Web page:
Prime Minister Narendra Modi admitted on Sunday that he understands making the transition to cashless economy is difficult and hence he urges people to move to less cash society. However, the whole exercise of moving from cash-driven economy to cashless economy has somehow been mixed with demonetisation which was apparently done to suck out liquidity from the system to dig out black money.
It is a mammoth task to achieve even one of the two. Aiming for both in one move is risky and to some extent reckless. Indian society functions primarily on cash due to lack of penetration of e-payment modes, digital illiteracy of e-payment and cashless transaction methods and thirdly habit of handling cash as a convenience.
If the move was aimed at turning India into a cashless economy, then the ideal thing to do was to make people adopt e-payments as a change of habit and not as a last ditch option in a cashless crisis situation.
The government should have given enough incentives to people to move to cashless transactions, ensure small vendors are equipped with point of sale terminals or e-wallets to take payments and wait till the time the country actually comes on board the digital India boat. If a majority of the population is first allowed that chance to move to e-payments via change in habit, such a liquidity cut would not turn out to be as big an issue as it is today.
The government has made further attempts to push its departments from cash transactions to cashless transactions. Urban Local Bodies of 4,041 cities/towns in India where at least 30 crore of the urban population resides have been told to shift to cashless transactions.
Officials have been directed by the government to promote internet banking services like RTGS/NEFT, online banking via credit/debit cards or by way of Public Finance Management Systems (PFMS). The Urban Development Ministry has said that both income and expenditure will shift online.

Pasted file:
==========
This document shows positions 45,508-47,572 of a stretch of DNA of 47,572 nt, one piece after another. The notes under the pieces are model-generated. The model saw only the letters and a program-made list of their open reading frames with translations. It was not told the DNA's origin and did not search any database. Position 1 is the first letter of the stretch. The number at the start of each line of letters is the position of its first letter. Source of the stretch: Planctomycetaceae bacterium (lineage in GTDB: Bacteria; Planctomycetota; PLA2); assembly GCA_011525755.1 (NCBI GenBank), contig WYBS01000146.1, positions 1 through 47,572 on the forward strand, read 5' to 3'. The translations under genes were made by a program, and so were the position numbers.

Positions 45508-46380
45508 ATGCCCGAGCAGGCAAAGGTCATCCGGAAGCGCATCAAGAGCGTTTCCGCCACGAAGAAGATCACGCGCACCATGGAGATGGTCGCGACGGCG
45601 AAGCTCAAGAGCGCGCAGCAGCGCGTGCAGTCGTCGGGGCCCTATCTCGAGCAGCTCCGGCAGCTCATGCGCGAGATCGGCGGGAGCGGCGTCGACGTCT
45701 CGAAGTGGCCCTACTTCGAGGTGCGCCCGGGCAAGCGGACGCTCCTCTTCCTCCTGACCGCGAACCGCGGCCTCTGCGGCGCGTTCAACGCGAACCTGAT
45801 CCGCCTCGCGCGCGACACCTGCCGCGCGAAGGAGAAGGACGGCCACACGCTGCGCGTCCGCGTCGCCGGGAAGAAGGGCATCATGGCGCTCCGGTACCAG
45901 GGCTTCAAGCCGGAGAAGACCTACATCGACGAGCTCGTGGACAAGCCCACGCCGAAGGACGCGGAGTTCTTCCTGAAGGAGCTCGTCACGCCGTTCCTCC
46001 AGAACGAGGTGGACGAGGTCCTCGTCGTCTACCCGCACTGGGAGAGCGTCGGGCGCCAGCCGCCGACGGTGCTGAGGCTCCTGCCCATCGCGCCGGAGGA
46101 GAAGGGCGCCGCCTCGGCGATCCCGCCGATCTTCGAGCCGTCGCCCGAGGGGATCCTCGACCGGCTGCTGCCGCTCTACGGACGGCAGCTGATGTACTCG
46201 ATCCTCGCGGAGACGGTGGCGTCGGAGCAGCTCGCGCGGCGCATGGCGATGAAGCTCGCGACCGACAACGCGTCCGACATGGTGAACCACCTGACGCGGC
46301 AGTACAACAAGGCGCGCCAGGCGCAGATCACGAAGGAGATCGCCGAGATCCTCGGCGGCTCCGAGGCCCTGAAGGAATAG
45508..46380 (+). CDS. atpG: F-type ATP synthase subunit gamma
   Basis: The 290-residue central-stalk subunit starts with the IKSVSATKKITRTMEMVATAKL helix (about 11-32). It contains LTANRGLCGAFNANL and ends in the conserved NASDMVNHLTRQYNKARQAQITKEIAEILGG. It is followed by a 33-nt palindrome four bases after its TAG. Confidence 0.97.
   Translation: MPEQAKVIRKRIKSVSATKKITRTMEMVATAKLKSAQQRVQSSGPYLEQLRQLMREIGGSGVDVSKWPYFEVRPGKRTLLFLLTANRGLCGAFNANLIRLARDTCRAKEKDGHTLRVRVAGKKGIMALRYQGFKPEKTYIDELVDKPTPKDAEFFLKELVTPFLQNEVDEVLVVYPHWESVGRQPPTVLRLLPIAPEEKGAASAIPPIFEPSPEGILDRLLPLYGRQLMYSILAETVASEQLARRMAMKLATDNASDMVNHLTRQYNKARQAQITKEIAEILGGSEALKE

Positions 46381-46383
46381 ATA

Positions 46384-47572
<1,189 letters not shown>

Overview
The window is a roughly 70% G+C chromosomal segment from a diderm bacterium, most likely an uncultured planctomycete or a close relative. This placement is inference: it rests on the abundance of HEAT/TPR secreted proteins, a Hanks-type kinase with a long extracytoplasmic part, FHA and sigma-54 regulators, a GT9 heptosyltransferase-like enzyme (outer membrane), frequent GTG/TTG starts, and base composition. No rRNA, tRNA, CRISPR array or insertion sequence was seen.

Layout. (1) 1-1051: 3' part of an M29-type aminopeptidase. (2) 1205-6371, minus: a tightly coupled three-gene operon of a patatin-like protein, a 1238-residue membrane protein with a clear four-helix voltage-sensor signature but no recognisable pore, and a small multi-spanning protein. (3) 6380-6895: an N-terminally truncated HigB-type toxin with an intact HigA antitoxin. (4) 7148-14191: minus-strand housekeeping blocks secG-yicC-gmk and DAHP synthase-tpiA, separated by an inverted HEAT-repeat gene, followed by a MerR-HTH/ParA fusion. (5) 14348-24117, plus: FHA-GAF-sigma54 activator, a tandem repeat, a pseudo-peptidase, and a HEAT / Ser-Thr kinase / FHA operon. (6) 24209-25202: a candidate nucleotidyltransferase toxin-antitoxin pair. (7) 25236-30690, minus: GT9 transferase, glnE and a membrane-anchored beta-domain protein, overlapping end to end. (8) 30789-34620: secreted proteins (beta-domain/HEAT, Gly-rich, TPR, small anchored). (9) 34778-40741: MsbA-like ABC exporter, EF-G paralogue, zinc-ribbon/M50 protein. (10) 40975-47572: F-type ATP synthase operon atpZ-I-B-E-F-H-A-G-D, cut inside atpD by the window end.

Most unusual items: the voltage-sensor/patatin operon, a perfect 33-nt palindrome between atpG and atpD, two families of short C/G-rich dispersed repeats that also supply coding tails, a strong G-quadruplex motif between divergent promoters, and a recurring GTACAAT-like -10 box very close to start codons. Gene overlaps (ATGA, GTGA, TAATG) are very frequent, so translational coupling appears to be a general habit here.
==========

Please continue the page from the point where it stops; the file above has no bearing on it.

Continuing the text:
Now, this will mean that people will have to make e-payments in matters of property tax, professional tax, utilities like water, power & gas, fee and licensing charges, online bookings of community halls for functions, issuing or renewal of birth and death certificates, registration of shops, library membership et al.
It has also directed wages to be transferred through e-payment channels for both regular and contractual workers, payments related to any work whether contractual or not, procurement of articles, beneficiary transactions etc.
In rural areas, farmers and poor people are still struggling to get their hands on their own money. They are selling their produce in mandis at throwaway prices because buyers don’t have cash to pay them. Mobile ATMs and Micro ATMs have been a rare sight and normal ATMs usually stay shut at least a couple of days every week now. So the change in habit seems to be forced rather than incentivised and simplified for convenience. Also, it remains limited to urban areas. Rural population is left in worse off conditions.
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